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December 6, 2012
Vol. 8
No. 5

Reading for Meaning

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Reading for Meaning in a Nutshell

Reading for Meaning is a research-based strategy that helps all readers build the skills that proficient readers use to make sense of challenging texts. Regular use of the strategy gives students the opportunity to practice and master the three phases of critical reading that lead to reading success, including
  • Previewing and predicting before reading.
  • Actively searching for relevant information during reading.
  • Reflecting on learning after reading.

Three Reasons for Using Reading for Meaning to Address the Common Core

  1. Text complexity. Reading Anchor Standard 10 and Appendix A in the Common Core State Standards for ELA & Literacy (NGA Center & CCSSO, 2010a) both call for increasing the complexity of the texts that students are expected to be able to read as they progress through school. Reading for Meaning builds in all students the skills used by proficient readers to extract meaning from even the most rigorous texts.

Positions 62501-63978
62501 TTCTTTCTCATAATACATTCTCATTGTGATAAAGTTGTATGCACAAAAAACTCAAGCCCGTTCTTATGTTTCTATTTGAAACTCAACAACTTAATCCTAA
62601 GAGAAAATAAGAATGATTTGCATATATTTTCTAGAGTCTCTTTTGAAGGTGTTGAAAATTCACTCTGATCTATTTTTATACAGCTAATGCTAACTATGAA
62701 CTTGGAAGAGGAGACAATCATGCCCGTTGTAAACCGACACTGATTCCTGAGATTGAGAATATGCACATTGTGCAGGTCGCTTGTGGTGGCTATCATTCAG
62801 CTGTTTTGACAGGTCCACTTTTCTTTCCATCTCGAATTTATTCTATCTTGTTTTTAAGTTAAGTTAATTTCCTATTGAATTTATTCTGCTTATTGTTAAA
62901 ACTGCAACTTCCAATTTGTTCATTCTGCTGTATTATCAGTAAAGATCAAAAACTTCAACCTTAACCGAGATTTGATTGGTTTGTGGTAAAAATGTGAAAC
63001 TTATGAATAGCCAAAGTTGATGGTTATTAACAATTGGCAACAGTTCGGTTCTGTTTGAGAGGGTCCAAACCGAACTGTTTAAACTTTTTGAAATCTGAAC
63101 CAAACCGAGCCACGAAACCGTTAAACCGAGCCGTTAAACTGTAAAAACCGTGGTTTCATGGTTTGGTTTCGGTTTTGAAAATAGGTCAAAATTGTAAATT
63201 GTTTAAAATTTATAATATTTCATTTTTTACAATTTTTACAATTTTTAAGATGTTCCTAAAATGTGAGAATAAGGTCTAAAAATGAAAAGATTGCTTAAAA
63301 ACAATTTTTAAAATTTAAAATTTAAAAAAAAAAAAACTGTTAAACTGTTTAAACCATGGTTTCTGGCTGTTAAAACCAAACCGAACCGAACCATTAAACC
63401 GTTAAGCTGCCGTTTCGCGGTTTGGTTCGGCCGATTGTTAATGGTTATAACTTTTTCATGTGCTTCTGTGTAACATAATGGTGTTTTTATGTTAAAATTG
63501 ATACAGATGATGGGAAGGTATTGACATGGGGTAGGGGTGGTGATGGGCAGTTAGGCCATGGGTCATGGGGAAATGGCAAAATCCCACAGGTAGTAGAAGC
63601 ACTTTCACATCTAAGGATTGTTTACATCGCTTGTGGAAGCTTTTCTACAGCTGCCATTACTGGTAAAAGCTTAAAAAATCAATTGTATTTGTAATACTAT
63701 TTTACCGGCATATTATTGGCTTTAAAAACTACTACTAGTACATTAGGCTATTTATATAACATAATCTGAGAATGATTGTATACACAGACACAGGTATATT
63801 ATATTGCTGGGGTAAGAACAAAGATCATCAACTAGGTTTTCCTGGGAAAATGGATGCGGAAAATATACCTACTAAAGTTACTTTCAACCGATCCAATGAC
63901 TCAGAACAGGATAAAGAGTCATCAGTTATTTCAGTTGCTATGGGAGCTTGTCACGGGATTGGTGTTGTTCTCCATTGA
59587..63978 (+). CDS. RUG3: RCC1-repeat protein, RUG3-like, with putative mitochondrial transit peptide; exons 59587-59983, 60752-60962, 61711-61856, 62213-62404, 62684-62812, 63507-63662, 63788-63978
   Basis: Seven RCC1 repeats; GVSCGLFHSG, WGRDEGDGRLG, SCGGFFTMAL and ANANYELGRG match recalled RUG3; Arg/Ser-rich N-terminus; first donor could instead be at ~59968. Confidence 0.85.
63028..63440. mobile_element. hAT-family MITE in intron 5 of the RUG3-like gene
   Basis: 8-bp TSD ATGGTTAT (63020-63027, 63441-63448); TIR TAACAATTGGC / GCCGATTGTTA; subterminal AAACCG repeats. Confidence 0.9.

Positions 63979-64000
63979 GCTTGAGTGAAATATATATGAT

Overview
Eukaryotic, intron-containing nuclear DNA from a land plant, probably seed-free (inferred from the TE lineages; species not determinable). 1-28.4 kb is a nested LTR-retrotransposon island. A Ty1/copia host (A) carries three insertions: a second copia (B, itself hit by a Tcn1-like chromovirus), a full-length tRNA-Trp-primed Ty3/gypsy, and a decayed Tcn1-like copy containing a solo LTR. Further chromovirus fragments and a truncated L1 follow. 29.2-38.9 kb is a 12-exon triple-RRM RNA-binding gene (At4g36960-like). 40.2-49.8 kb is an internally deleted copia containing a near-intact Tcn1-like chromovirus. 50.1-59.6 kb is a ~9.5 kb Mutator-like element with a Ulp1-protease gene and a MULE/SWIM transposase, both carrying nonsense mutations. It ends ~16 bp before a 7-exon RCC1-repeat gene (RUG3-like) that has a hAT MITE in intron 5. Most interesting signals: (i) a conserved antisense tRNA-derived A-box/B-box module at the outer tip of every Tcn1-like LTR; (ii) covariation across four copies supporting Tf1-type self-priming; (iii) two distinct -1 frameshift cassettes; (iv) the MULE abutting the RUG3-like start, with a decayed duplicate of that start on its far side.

2. Evidence. The Common Core's Reading Anchor Standard 1 and Writing Anchor Standards 1 and 9 all highlight the vital role of evidence in supporting thinking. As the English Language Arts standards (NGA Center & CCSSO, 2010a) description of college and career readiness states, "Students cite specific evidence when offering an oral or written interpretation of a text. They use relevant evidence when supporting their own points in writing and speaking, making their reasoning clear to the reader or listener, and they constructively evaluate others' use of evidence" (p. 7). Few strategies put a greater premium on evidence than Reading for Meaning, which provides direct, supported training in how to find, assess, and use relevant textual evidence.